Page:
She says that she is "terrified of going back" to the office because she fears more reprisals. Since January of last year, she says that Kline has taken actions to physically humiliate her because of her dwarfism. Newbold said that he physically elevated security files out of her reach, and when she complained to him, he replied, "'I have people, they can get the files for me.'"
Newbold said she agreed to identify herself publicly "because she strongly believes that Congress must intervene immediately to safeguard our national security."
Read more details from Newbold's interview here:
The first subpoena will be issued to Kline, who is now an employee in the Defense Department employee. Before that, he served as personnel security director at the White House for about two years. He has not responded to voluntary interview requests.
Ranking Member Jim Jordan called the use of whistleblower information "reckless" in a statement Monday.
"It is extremely unfortunate and disappointing that Chairman Cummings is now using this sensitive topic as a pretense for a partisan attack on the White House. Chairman Cummings' investigation is not about restoring integrity to the security clearance process, it is an excuse to go fishing through the personal files of dedicated public servants."
Jordan slammed Democrats' process for conducting the interview Saturday morning and not informing Republican colleagues of the interview topic or witness until later that afternoon, "leaving little to no time to prepare."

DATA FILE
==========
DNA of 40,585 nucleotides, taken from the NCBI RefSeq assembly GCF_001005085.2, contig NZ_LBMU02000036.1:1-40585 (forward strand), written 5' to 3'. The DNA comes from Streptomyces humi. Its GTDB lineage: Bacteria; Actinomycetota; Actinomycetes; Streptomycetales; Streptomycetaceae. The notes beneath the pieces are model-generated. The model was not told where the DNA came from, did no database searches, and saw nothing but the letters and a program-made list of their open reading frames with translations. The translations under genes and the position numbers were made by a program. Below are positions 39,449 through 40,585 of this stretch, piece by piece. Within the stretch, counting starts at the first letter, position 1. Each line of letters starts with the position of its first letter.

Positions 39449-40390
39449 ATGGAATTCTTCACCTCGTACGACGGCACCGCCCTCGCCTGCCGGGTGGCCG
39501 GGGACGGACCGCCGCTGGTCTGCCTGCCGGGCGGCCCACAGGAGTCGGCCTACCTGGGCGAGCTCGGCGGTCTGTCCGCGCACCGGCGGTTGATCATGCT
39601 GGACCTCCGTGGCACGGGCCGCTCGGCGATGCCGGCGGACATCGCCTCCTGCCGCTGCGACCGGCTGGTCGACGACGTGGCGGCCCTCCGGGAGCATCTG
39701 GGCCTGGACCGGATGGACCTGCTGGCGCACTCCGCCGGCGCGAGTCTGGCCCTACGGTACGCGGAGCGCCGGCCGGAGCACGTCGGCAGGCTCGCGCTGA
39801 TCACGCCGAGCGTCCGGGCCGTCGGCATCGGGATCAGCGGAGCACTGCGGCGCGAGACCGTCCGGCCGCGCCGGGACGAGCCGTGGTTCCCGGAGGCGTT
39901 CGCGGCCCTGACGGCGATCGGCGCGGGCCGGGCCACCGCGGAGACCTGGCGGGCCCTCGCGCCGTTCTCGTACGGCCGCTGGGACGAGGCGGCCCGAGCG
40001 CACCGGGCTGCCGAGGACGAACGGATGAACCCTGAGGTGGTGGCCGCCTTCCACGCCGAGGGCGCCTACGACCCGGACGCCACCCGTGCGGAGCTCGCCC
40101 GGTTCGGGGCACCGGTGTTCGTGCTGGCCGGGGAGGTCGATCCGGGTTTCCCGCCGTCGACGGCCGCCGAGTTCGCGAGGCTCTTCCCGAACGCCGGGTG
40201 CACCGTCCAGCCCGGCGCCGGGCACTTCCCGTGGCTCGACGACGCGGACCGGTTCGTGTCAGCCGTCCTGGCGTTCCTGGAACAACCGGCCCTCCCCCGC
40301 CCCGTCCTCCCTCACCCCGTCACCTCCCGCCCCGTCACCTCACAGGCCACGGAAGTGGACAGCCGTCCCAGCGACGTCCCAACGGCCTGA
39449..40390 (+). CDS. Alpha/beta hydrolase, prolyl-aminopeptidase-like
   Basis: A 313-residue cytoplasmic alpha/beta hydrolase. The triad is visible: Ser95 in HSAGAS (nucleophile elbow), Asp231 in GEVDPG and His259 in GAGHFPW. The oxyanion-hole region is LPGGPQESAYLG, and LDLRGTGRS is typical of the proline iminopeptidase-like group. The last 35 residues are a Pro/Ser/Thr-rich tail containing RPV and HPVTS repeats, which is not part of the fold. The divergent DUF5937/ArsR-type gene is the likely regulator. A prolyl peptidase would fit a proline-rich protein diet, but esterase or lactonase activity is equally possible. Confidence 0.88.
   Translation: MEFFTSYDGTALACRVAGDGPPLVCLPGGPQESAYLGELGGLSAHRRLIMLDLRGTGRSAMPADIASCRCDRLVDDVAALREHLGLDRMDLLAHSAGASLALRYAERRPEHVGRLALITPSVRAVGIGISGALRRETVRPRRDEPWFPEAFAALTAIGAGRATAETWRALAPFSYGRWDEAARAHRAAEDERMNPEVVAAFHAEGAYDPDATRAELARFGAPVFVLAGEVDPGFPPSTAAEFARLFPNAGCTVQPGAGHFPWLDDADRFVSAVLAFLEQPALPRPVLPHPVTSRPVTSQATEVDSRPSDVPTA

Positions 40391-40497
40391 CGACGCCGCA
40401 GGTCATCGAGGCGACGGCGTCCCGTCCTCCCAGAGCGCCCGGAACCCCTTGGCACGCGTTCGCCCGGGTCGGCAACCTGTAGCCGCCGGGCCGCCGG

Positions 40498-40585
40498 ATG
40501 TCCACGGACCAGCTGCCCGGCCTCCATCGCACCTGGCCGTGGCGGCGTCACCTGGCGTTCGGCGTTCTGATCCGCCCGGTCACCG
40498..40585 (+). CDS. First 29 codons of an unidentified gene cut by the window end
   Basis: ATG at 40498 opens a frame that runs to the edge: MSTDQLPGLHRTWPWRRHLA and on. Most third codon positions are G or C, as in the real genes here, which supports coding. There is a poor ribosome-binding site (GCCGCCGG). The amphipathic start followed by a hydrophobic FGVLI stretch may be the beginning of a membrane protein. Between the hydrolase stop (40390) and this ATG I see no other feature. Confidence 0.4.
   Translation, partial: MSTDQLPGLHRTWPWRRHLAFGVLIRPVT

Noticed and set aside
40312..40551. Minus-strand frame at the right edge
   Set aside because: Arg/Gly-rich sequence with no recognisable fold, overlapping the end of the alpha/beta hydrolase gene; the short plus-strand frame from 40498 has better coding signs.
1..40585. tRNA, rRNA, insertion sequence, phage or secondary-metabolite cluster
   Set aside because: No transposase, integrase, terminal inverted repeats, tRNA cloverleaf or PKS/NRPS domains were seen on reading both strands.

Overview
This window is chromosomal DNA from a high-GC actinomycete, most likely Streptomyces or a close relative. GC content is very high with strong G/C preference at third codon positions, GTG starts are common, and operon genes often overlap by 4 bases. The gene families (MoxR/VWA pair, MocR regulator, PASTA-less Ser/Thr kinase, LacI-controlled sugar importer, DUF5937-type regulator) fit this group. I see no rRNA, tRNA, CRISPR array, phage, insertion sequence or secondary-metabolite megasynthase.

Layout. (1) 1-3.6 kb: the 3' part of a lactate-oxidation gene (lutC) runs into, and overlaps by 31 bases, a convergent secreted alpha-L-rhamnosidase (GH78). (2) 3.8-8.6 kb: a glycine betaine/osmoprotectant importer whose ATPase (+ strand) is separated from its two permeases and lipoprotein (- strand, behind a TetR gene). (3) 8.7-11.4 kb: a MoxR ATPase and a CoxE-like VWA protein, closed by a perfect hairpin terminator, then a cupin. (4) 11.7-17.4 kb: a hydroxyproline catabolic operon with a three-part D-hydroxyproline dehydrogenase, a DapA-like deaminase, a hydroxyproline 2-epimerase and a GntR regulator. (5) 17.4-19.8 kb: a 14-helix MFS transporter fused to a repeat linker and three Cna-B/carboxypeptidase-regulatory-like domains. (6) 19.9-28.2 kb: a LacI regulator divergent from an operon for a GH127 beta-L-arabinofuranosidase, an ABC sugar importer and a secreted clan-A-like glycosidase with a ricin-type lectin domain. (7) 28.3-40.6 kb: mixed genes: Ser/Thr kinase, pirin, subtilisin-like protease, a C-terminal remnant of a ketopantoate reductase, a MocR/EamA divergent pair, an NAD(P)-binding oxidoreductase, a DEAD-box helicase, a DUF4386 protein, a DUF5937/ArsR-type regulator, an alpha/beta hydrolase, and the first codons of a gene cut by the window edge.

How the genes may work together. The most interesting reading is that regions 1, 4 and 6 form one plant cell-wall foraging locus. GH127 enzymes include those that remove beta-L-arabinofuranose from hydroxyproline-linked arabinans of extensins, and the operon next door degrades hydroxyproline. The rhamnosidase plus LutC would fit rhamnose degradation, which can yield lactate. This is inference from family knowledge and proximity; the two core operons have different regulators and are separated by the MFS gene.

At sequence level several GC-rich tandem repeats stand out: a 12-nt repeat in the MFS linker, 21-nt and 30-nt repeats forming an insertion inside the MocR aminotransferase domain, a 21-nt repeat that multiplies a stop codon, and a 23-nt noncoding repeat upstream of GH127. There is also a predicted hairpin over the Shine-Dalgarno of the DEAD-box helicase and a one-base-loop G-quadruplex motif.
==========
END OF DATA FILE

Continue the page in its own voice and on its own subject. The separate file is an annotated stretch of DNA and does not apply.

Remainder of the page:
"Chairman Cummings has departed from longstanding bipartisan oversight of the security clearance process to advance his partisan efforts to attack the President. His unilateral decision to release cherry-picked excerpts from one witness so early into an investigation is far from the constructive oversight he promised," Jordan added.
The committee said they will also interview:
- The current chief security officer
- Former Chief Security Officer Cory Louie
- Chief Operating Officer Samuel Price
- Former Deputy Chief of Staff Joseph Hagin
- Deputy Director of Administration William Hughes
Cummings says that the committee is open to forgoing interviews with some White House officials if they turn over some of the documents that are dated earlier than June 21, 2018, as well as data from the Executive Office of the President on John Bolton, Michael Flynn, Sebastian Gorka, Jared Kushner, John McEntee, K.T. McFarland, Robert Porter, Robin Townley and Ivanka Trump.